French inquiry into rescue operation

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The French government has ordered a judicial investigation after the owner of a yacht taken hostage by Somali pirates was killed during a French naval operation to rescue him and his family.

France’s defence minister, Hervé Morin, said on Saturday it was possible that Florent Lemaçon, the skipper of the yacht which was hijacked on April 4, had been shot by a French bullet.

“We can’t rule out that during the exchange of fire between the pirates and our commandos the shot was French,” Morin said in a radio interview. “There will of course be a judicial investigation and therefore an autopsy.”

The death of Mr Lemaçon, whose wife Chloé and three-year-old son Colin were rescued by French special forces during the operation along with two other hostages, is a blow to Nicolas Sarkozy. The president personally ordered the navy to storm the Tanit yacht on Friday afternoon, after a breakdown in negotiations with the pirates.

Mr Morin said: “The president’s instructions were particularly clear: no French taken to land.”

In April 2008, almost a year ago to the day, Mr Sarkozy was able to hail the safe release of 30 hostages from a luxury French yacht as a triumph for French forces. The president used the incident to call for an international clampdown on piracy. He oversaw another successful naval rescue in September 2008, when marines freed a French couple held captive for almost a fortnight by Somali pirates.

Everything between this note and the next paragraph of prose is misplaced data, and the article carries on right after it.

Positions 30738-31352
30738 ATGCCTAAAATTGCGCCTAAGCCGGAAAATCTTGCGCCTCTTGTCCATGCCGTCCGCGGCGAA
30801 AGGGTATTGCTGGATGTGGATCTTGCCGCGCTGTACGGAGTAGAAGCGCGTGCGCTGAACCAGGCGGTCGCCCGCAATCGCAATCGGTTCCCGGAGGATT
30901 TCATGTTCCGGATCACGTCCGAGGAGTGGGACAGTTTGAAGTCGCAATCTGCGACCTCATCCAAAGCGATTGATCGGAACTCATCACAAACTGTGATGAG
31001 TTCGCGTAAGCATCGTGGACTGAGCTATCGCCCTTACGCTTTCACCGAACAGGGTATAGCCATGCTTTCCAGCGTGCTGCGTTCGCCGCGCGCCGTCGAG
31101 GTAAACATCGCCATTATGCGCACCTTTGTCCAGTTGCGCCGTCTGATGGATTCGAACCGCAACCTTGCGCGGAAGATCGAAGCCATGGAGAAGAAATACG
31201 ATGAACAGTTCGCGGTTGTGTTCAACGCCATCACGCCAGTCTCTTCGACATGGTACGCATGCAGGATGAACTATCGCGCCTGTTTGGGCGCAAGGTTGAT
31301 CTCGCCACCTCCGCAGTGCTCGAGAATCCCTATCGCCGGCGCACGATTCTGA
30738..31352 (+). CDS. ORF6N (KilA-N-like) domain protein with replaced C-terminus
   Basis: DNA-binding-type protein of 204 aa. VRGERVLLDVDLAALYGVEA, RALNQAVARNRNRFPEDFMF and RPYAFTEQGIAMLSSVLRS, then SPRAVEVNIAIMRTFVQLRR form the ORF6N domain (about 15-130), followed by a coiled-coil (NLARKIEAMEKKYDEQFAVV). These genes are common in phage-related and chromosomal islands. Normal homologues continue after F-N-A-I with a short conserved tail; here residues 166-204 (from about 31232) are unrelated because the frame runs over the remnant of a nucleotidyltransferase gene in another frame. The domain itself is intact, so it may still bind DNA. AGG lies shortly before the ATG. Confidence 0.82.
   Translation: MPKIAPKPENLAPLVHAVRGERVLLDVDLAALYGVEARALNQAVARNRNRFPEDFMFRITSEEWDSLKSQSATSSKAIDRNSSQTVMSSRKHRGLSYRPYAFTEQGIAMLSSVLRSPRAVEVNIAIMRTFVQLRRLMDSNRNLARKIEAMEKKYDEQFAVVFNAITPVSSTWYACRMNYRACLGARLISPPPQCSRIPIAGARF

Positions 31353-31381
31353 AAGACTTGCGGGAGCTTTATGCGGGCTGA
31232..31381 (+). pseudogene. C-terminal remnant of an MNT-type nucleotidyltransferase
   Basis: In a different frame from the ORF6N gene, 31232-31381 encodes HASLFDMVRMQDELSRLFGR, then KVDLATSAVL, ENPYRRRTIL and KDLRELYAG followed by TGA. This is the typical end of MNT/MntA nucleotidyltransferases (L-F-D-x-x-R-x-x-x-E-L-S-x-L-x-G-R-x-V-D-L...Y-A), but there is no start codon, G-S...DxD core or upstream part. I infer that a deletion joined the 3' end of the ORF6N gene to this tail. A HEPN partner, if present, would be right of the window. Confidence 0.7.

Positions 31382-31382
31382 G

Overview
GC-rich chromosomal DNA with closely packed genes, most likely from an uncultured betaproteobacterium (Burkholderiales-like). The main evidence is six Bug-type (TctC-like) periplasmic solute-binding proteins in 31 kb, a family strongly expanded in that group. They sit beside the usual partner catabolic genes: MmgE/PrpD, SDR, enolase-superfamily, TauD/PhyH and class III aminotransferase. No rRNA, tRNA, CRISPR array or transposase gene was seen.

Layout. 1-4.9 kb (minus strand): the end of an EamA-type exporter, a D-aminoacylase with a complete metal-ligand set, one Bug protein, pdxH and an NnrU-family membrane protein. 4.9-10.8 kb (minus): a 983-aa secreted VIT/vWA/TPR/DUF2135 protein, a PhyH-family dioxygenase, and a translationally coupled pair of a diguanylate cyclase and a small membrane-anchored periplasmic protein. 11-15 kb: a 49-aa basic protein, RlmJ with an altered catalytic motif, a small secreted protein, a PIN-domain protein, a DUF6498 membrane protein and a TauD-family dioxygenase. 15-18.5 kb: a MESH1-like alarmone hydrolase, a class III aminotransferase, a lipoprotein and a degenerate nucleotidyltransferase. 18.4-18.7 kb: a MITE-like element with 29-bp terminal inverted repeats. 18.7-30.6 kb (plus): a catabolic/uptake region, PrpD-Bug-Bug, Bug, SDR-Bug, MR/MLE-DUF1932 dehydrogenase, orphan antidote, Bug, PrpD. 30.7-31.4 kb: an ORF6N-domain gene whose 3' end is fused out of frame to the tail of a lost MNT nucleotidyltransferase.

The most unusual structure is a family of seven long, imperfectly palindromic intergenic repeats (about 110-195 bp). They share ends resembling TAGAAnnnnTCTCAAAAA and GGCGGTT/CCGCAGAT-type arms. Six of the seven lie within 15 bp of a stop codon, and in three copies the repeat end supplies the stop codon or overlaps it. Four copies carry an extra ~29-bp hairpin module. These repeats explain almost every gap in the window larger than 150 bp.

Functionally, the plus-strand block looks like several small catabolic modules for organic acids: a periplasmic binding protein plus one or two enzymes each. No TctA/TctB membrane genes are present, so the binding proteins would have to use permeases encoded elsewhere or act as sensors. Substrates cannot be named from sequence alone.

The Elysée pointed to these previous achievements in justifying the decision to storm the yacht on Friday. Mr Sarkozy’s office said: “France has a consistent policy to reject piracy and to prevent its nationals from being taken ashore as hostages”.

The Elysée added the decision was necessary because the pirates had refused a number of proposals including a ransom and the exchange of the mother and child for a French officer. If the yacht had reached the Somali coast, officials said the navy would no longer have been able to ensure the safety of the hostages.

Officials also pointed out that Florent and Chloé Lemaçon, who had been at sea since last July, had been explicitly warned by the French navy to steer clear of Gulf of Aden. In their blog recording the trip, the couple wrote: “The danger exists, but the ocean remains huge. The pirates must not destroy our dream.”

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